Additionally, during the third phase, alarmed by certain burning social problems, key social reform projects were instituted. It was through the intervention of “Dharmajagaran Vibhag” efforts to stop organised mass Hindu conversion operations and the project of helping those proselytised and desirous of connecting back with their roots were initiated.
Along similar lines, it was felt that village folk could be mobilized to enable village development, independent of state intervention. With a motto to usher in extensive rural development by empowering villagers in a way that they can accrue adequate benefit of the government schemes, “Gram Vikas” work was started.
Since antiquity our Hindu society has had members that identified with varied caste nomenclatures but those elements that have vested interests in dividing the society have consistently tried to instigate caste-oriented animosity. To create a consortium for all concerned to discuss common challenges and contemplate collective action, a series of meetings have been organised, known as “Samajik Sadbhav” (social harmony) meetings. Similarly, to eradicate untouchability and malpractices associated with it, by commemorating our common heritage, efforts have been made through “Samajik Samarasata” (Social Equality and Brotherhood).
The work of “Gauseva—Gausamvardhan” has flourished with thousands of new Gaushalas coming up all over Bharat. Creating mass awareness about the medicinal value of products obtained from cows of indigenous breeds, conservation and promotion and breed improvement of these cows along with education programs to train farmers in cow dung based natural farming are some of the programs undertaken.
While Western thought sees the individual as the smallest unit of the society, Indian culture believes that it is the family. According to the Bharatiya spiritual worldview, family is the first step of the journey from “Me to We.” In the present scenario, urbanization and the fast pace of life have shrunk families and created a lack of opportunities to come together and celebrate our heritage, traditions, relationships, and festivals. Therefore, “Kutumb Prabodhan” (familial awakening through dialogue) was started wherein family members gather weekly to analyze our civilization heritage, traditions, culture and the prevailing social scenario from the nationalistic point of view and also discuss their duties in the light of the same.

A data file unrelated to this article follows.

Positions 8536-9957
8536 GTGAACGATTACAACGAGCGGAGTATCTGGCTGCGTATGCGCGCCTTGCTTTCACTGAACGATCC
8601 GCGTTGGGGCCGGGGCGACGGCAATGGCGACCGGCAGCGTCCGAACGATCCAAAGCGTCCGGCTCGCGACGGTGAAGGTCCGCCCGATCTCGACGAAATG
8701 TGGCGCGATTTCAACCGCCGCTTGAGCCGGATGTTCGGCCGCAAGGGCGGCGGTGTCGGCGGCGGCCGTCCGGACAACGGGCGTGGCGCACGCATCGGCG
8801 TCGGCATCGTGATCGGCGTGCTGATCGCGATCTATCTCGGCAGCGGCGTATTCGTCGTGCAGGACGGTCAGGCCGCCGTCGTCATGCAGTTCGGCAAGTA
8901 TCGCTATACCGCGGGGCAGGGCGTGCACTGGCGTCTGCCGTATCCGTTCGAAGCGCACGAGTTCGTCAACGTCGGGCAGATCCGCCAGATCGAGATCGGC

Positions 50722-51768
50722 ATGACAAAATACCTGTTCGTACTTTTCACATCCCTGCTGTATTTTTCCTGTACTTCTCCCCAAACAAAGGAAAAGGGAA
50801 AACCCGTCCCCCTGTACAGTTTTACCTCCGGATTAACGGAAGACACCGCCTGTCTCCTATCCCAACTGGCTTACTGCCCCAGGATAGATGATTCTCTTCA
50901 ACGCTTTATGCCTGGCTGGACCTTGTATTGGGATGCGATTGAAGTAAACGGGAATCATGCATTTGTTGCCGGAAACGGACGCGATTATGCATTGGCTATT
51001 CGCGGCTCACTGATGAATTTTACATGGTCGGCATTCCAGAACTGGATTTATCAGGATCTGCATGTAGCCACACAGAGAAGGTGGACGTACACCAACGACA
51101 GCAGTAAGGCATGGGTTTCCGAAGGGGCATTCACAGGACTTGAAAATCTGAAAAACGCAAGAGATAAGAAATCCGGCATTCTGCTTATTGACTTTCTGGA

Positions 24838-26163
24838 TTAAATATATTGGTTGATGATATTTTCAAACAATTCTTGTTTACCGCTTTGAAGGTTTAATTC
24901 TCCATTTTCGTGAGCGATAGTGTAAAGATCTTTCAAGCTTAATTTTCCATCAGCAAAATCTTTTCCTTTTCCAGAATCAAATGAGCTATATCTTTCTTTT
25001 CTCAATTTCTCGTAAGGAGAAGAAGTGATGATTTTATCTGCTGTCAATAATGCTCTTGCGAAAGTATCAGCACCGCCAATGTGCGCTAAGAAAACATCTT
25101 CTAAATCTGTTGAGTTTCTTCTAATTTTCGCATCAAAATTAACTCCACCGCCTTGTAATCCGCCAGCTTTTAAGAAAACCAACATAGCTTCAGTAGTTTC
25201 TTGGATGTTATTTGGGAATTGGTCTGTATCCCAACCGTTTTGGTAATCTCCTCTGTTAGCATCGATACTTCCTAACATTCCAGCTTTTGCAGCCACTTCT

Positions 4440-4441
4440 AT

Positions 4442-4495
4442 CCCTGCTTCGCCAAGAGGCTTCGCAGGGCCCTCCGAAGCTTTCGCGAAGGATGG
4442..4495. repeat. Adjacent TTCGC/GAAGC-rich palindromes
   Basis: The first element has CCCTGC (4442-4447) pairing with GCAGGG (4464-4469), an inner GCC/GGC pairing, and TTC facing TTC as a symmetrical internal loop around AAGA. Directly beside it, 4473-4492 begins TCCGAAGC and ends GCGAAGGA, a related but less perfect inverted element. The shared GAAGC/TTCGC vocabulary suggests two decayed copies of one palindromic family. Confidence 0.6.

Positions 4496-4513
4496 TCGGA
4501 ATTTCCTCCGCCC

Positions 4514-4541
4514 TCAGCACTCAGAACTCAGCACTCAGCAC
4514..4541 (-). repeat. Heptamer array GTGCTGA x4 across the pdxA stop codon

In the last 500 years, growth based on a western paradigm of development has wrecked the ecological balance of our precious earth. With the ambition to restore this equilibrium, “environmental protection” work was started. It strives to bring in awareness and propel activism around the issue of “environment,” by encouraging public participation.
Now we are in the fourth phase of our evolution wherein we expect every “earning young Swayamsevak” to actively participate in and cooperate for social awakening and social change by choosing any one area for social transformation according to his interest and ability.
The founder of the Sangh, Dr Hedgewar in his address during a 1940 RSS training camp said, “Sangh work and values should not be confined to the Shakha but must be extended and established in the entire society.” Earning the necessary income for our families, nurturing our families and attending Shakha regularly would not suffice. To invest one’s time in actively working towards social change and social awakening is the definition of a Sangh worker.
Sangh expects that its Swayamsevaks, 1. will develop themselves to effectively execute Sangh’s mission in the society. 2. Will uphold the holistic Akhil Bharatiya (All-India) perspective, that this entire nation from (Ram) Setu to the Himalayas is one and is my own. 3. Will realise the feeling that all members of the society are equal. 4. Will regularly attend Shakha so that the practice of putting the nation above oneself and leading the movement while remaining in the backdrop could be perfected. 5. Will actively channel the character traits built through the Shakha in one of the many areas of social transformation.
Simultaneously, Swayamsevaks should be more active in society, meet new people so that newer sections of society can come into contact with the Sangh, understand the Sangh and know the national ideals of the RSS. Being an integral part of society, they can also connect and contribute to protect Hindu Dharma, the Hindu culture and the Hindu society and remain devoted to the cause of all-round progress of the nation.
Along with this, the fundamental work of societal organisation and character building will go on. Social awakening is also a perennial task. With a view to bring about systemic changes, Swayamsevaks are actively contributing in different areas through various organisations. It is time that each Swayamsevak goes out with a renewed vigour for social change and through all these initiatives towards the fulfilment of Sangh work would be the best way to celebrate the centenary.
: Kimanyaihi Shramaihi Shunyaihi| (All other efforts are pointless).
First Published in – Sunday Guardian